LiveQuestions Open Source Application

Today I published a web application that I have worked on for a while and we have used LQHeaderImagethree or four times at Seacoast Church to take live questions during a message.  This allows the people attending the event to text in or use a web page to submit anonymous questions.

For more information see the Github page.


  •  Submit questions from a ebpage or over SMS (using Twilio)
  • Password protected pages for review, editing, approving, and displaying the submitted questions
  • Built on a Meteor.js providing real time updates to all of the pages viewing the questions
  • Responsive to desktop and mobile clients
  • Screen display is customizable using CSS and HTML

The application is built so that the attenders post questions and they show up on an incoming questions tab in the admin section.  You can have one or many editors monitoring this page, editing and approving questions.  Once a question is approved, it is then cued on a approvals page that can be monitored by the moderator on stage.  The moderator then just clicks on a question for it to be displayed on the screen.

All clients need web browsers and internet access including the device used to feed the screen. LiveQuestions can be easily deployed to Meteor’s free basic hosting for testing or even production for events.


The Programming Connection

I have been working in the area of audio/video production for the last nine years, but in the past my focus was on IT and programming. Over the past year or so I have been feeling the itch to do some development again and it is a great distraction from my day to day production work.

I have developed in many different languages and environments.C/C++, Visual Basic, C#/.Net, RPG, Perl, Python, PHP, Objective C, Javascript, and Ruby just to name a few. Recently I have had some ideas for a few new projects, some just to scratch an itch and others to solve work needs. I could just jump into the tools that I have used in the past. For example if I was going to work on a web project I would lean torwards Rails, or if I needed to do a small utility app Ruby or Python might get the call. These are the tools that were productive for me in the past.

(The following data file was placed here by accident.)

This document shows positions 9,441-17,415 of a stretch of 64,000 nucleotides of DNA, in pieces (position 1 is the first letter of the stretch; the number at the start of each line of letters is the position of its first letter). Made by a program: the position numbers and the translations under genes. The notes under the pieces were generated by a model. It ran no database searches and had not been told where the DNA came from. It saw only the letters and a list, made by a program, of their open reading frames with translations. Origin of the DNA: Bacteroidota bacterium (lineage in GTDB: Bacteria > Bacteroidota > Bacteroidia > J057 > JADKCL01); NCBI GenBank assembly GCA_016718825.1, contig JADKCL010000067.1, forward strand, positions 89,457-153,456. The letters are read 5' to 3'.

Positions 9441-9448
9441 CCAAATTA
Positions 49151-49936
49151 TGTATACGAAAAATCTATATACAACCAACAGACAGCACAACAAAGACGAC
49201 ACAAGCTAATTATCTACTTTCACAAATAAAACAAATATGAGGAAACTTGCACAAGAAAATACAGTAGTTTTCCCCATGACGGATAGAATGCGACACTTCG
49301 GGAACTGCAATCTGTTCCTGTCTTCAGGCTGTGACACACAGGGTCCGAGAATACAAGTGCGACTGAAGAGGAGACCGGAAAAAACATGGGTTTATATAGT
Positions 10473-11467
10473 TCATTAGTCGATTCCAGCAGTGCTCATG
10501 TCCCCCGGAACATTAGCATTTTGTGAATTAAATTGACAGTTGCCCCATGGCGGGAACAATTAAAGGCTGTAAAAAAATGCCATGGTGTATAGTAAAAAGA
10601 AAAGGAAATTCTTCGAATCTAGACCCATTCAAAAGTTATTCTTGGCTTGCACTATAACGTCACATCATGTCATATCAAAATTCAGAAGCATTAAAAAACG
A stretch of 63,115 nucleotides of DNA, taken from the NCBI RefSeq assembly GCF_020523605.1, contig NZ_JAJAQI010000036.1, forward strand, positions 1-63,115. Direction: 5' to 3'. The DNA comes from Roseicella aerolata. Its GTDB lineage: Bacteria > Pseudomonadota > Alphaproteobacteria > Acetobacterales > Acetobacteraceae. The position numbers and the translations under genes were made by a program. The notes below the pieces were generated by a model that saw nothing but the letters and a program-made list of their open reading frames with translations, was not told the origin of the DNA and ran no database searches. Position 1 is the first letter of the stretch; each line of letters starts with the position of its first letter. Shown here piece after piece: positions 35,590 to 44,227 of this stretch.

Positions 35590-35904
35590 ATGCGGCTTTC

Being that some time has passed and I’m really not under any deadlines, I thought it would be fun to check out new languages/frameworks. I have always loved developing my skills and maybe some of it is just to see what all the fuss is about. So I have looked at many new to me languages and frameworks, such as Go, Scala, Erlang, Angular, Rust, Swift, and Ember. All of them have some intereseting ideas and yes I know they all cover many different development needs, but I really haven’t connected with any of them in the way that I did with frameworks like Rails.

It is strange to say that you “connect” with a programming language, but you do. I guess it is like how I like to play Fender Jazz basses, but can’t seem to get comforable with a Fender P bass. Maybe a little closer to this topic Vim vs Emacs, but I don’t want to start a editor flame war. That connection seems to lead to you wanting to dig deaper and continue to build your skill.

Recently I have come across a few new framworks and languages that I have
started to “connect” with. I thought that I might do a few posts on them: and try to
explain what has caught my attention. The two that I’m going to start with are
Meteor.js and Elixir/Phoenix.